Lawsuit claims monkey's copyright over selfie

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PETA Sues to Give Monkey Copyright Ownership of Selfie

In 2011, a macaque monkey named Naruto approached a camera that a wildlife photographer positioned and took its own selfie with it. This simple act turned into a major debate within the photographic and animalistic communities over who own the rights over the photograph.

This 2011 photo provided by People for the Ethical Treatment of Animals (PETA) shows a selfie taken by a macaque monkey on the Indonesian island of Sulawesi with a camera that was positioned by British nature photographer David Slater. The photo is part of a court exhibit in a lawsuit filed by PETA in San Francisco on Tuesday, Sept. 22, 2015, which says that the monkey, and not Slater, should be declared the copyright owner of the photos. Slater has argued that, as the �intellect behind the photos,� he is the copyright owner since he set up the camera so that such a photo could be produced if a monkey approached it a pressed the button. (David Slater/Court exhibit provided by PETA via AP)

We might have reached a breaking point on the issue that has been dragged for years since it first surfaced, with a new lawsuit that wants to make the monkey the owner of the rights. The lawsuit was filed by PETA (People for the Ethical Treatment of Animals), which explained the importance of taking such position:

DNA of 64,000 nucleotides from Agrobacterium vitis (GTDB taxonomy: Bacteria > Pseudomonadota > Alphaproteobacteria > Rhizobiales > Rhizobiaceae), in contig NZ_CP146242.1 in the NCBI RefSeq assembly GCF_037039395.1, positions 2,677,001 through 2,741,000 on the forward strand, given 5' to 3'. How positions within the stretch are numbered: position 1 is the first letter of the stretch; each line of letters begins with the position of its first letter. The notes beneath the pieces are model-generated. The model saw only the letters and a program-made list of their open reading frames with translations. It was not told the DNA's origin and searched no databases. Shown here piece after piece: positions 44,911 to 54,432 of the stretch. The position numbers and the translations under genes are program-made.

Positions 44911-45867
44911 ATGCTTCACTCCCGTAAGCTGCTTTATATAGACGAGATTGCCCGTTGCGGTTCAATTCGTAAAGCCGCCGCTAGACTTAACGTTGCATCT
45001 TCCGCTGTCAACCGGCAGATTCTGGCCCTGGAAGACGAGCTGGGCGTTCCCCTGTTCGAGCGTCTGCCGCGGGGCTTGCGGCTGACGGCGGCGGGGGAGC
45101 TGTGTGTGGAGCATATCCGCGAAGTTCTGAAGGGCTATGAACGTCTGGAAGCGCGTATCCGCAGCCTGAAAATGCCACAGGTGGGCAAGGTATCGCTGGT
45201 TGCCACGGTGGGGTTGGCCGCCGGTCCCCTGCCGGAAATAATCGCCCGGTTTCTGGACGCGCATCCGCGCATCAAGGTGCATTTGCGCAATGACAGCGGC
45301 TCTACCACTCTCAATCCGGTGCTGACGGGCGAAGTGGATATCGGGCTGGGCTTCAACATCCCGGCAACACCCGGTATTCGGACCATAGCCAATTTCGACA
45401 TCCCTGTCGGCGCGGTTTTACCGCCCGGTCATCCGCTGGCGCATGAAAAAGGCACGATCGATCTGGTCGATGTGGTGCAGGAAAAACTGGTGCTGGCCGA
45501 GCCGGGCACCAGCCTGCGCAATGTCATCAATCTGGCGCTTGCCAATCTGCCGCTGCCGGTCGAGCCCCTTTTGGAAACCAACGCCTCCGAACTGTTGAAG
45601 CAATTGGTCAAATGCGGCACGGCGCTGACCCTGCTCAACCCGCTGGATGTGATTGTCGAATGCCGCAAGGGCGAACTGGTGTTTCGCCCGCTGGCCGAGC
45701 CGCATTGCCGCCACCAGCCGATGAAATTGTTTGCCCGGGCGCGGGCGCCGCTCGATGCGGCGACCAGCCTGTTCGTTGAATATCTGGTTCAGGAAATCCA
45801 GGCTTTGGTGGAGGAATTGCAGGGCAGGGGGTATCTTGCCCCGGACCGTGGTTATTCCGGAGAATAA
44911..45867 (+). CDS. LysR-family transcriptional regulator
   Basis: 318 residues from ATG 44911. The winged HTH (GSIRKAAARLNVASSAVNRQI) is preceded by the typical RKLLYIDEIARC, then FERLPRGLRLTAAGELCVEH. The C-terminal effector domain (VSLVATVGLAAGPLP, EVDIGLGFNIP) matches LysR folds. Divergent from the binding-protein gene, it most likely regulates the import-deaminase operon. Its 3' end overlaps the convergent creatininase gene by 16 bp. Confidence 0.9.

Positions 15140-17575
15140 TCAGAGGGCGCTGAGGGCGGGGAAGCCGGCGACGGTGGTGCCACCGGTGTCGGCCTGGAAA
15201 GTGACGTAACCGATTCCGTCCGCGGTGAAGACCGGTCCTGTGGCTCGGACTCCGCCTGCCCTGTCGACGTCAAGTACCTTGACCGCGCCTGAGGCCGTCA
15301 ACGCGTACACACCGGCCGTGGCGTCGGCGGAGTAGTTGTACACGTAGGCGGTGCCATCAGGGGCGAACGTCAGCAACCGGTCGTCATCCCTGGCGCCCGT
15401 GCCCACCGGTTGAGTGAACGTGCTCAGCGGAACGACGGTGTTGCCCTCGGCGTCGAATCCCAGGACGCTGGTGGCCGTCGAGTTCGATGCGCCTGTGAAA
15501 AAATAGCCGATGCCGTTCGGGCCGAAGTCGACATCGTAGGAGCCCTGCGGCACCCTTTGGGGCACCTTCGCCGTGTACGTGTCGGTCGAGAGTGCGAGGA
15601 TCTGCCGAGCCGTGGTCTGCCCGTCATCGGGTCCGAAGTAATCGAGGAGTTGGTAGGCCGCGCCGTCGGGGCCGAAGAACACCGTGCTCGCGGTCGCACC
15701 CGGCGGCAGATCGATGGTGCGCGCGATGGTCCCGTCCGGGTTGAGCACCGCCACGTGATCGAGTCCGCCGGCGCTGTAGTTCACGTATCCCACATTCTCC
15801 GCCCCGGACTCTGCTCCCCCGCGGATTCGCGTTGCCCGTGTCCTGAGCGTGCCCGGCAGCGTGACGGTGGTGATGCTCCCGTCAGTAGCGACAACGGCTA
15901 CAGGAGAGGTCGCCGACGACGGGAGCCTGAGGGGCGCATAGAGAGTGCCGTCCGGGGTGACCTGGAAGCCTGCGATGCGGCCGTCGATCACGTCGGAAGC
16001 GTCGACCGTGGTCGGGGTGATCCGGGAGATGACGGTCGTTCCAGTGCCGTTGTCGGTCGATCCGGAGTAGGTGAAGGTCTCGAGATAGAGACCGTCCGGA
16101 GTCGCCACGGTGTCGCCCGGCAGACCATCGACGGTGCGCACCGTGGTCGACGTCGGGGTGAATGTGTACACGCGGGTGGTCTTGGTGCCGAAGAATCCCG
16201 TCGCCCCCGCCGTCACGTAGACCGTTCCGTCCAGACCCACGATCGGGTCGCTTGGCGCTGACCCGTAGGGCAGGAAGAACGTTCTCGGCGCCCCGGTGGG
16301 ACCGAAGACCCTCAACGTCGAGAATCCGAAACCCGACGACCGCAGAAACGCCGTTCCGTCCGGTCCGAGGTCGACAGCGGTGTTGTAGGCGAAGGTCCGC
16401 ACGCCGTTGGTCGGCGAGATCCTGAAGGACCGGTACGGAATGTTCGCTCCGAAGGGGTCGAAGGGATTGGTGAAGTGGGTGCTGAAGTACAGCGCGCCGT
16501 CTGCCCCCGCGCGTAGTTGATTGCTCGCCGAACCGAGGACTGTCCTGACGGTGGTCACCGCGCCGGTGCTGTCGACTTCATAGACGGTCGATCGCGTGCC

If this lawsuit succeeds, it will be the first time that a nonhuman animal is declared the owner of property (the copyright of the "monkey selfie"), rather than being declared a piece of property himself or herself. It will also be the first time that a right is extended to a nonhuman animal beyond just the mere basic necessities of food, shelter, water, and veterinary care.

The photographer who set up the camera shared his frustration in an interview with Time by arguing that he is the intellect behind the photograph, since he positioned the device and the monkey just pushed a button. On the other hand, PETA lawyer Jerry Kerr argued that the Copyright Office Act grants copyright to authors of original work, with no limit of species, claiming that the person who owns the right is not the one who owns the camera but the one who takes the photographs.

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